MONTGOMERY, Ala. — Some Alabama sex offenders who abuse young children will have to undergo "chemical castration" while on parole, under a new law, but the requirement has prompted legal concerns and appears to be rarely used in some states that allow it.
The procedure uses medications that block testosterone production in order to decrease sex drive. The Alabama law says sex offenders whose crimes involved children between ages 7 and 13 must receive the medication before being released from prison on parole. Alabama doesn't allow parole for sex crimes involving children 6 and under.
After Gov. Kay Ivey's office announced Monday she had signed the bill, some legal groups raised questions.
Randall Marshall, executive director of the American Civil Liberties Union of Alabama, said there are constitutional concerns with forced medication.
Dillon Nettles, a policy analyst with the ACLU of Alabama, said the law harkens back to a "dark time" in history.
"It presents serious issues, involving involuntary medical treatment, informed consent, privacy and cruel and unusual punishment," Nettles said.
The bill's sponsor, Republican Rep. Steve Hurst of Munford, scoffs at that kind of talk.
"How in the world can it be any more cruel and inhumane than to molest a child? I want someone to answer that one for me, but they can't," Hurst said.
Hurst said he hopes the medication will protect children by stopping abusers from reoffending.
At least seven states have laws authorizing chemical castration in some form.
But its effectiveness can vary.
The hormonal treatment can be useful for a subgroup of offenders whose crimes are driven by sexual attraction to children and want to reduce those urges, said Dr. Frederick Berlin, who treats patients with sexual disorders at Johns Hopkins Hospital and at an independent clinic. However, he has concerns about a blanket criminal justice approach without evaluating the appropriateness in each case.
"Speaking now as a physician, I think it's absolutely inappropriate to use a medical treatment as a criminal sanction," Berlin said.
He said it's not effective for people whose crimes were driven by drugs, mental illness or other issues.
"These laws tend to go on the books because people understandably are frightened. They want to protect children which I hope every reasonable person wants to do," Berlin said.
"At its worst, I think the motivation, if we are just going to say it crudely: 'We are just going to castrate the bastard.' Or at its best it's a misunderstanding, and lack of understanding when it would and when it wouldn't be medically appropriate."
The stereotypical child molester is male, but a fraction of sex offenders are women. Berlin said the situation is more complicated for women because of hormonal balance involved in the menstrual cycle and maintaining pregnancy, but treatment with a drug like Depo-Provera has been used to help some women gain better sexual self-control.
California was the first state to pass such a law in 1996. Ike Dodson, a spokesman with the California Department of Corrections and Rehabilitation, said it's is rarely used there. Two parolees are currently receiving treatment. Dodson said one of them is mandated to receive it under law, and the other requested it voluntarily.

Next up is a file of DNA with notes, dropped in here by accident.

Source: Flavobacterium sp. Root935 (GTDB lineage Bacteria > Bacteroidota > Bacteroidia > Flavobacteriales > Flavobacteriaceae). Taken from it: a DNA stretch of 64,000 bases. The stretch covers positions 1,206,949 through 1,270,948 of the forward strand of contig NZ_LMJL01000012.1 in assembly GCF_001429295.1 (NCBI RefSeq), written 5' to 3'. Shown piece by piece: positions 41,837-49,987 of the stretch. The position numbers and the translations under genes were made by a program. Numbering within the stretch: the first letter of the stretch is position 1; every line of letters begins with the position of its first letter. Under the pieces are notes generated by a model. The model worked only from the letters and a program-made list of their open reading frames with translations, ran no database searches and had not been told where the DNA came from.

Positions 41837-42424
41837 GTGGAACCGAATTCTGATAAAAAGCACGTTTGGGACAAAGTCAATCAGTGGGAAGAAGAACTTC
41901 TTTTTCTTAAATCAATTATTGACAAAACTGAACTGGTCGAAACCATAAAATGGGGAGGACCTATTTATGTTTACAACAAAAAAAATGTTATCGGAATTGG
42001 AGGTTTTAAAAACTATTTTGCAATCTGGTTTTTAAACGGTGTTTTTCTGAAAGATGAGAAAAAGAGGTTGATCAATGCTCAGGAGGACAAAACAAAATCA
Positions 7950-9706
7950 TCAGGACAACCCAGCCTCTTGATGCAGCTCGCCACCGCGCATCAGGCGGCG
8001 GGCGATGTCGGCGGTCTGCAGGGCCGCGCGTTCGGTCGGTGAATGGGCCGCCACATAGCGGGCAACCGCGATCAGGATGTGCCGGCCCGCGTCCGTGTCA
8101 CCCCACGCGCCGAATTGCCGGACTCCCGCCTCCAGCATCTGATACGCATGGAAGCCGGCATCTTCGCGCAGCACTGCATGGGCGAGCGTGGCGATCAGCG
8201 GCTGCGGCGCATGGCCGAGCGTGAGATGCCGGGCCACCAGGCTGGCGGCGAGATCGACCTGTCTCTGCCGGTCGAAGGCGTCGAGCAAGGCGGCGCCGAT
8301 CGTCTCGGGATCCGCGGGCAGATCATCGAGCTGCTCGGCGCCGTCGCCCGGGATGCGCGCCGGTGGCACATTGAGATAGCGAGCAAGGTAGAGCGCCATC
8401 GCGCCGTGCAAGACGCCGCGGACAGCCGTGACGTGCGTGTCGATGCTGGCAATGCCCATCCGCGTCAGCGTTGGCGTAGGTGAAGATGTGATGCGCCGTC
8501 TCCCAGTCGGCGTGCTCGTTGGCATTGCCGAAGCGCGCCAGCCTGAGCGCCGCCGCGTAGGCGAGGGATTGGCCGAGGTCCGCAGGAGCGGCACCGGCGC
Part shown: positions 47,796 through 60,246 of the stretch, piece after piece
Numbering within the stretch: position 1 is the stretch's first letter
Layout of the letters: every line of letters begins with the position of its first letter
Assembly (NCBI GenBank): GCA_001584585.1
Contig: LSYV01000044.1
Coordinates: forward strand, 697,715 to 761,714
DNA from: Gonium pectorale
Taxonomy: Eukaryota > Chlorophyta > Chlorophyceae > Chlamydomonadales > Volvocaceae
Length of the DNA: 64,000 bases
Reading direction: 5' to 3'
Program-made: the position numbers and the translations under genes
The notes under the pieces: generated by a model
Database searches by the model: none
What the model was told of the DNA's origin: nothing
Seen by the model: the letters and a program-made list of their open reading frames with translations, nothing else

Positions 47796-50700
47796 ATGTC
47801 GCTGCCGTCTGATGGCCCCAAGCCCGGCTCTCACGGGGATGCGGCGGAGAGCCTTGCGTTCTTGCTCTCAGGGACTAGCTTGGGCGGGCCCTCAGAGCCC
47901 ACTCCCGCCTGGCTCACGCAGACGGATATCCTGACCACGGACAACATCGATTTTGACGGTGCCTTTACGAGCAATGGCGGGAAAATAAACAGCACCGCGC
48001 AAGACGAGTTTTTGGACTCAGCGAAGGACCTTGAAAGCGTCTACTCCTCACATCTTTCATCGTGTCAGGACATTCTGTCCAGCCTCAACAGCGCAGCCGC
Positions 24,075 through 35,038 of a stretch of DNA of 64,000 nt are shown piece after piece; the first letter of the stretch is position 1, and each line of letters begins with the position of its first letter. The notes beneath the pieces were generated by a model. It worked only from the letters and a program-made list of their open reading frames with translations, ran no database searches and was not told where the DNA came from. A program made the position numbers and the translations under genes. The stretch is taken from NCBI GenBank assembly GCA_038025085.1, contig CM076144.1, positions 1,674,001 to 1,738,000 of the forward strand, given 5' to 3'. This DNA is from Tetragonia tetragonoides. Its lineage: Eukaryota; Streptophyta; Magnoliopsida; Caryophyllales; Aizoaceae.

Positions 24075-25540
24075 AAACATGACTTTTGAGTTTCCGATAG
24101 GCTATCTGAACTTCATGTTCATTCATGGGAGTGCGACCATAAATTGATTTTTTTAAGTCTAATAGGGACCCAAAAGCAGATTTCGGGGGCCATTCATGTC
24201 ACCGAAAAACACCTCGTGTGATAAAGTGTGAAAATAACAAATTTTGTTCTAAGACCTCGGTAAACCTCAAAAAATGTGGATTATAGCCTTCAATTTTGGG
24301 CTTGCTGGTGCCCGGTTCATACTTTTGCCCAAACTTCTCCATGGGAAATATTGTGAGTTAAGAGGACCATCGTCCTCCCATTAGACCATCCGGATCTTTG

Prison officials in Montana and Louisiana told The Associated Press last year that they're aware of only one case in each state in the last decade in which a judge ordered the treatment. Texas even allows repeat sex offenders to opt for surgical castration. Texas and Florida did not have numbers immediately available on use.
Georgia had a chemical castration statute but repealed it. Oregon also had a pilot program chemical castration but it was repealed.
The Alabama law says a judge shall order the treatment as a condition of release and will require parolees to receive an initial dose of medication before leaving prison, and to receive additional doses after leaving. A judge would decide when they could stop. They would be billed for the medication, although fees could be waived for those who couldn't afford it. The law also says an Alabama Health Department employee must administer the medication after an inmate's release from prison.
Lawmakers say it's constitutional because it only applies when an inmate seeks release on parole. Inmates who opt to serve their entire sentence would not have to take the medication.
"I think it's constitutional because it's not mandatory," Alabama Senate Judiciary Committee Chairman Cam Ward said. He also said it would apply to a small group of sex offenders.
Hurst began pushing the legislation more than a decade ago after hearing the story of an infant who was sexually abused. He originally proposed permanent surgical castration, but he was told by the state's then-attorney general that would be found unconstitutional.
The proposal went nowhere in the Statehouse for more than a decade before it won final passage this year on a quick vote in the Senate. Hurst said it may have prevailed because people didn't notice it.
Hurst said he's open to improvements in the law, and would like to see a university involved in a future study on effectiveness. But for him, it comes down to simple justice.
"If they are going to mark those children for life, they need to be marked for life. ... My real feelings are that they need to die," Hurst said.
The law takes effect later this year.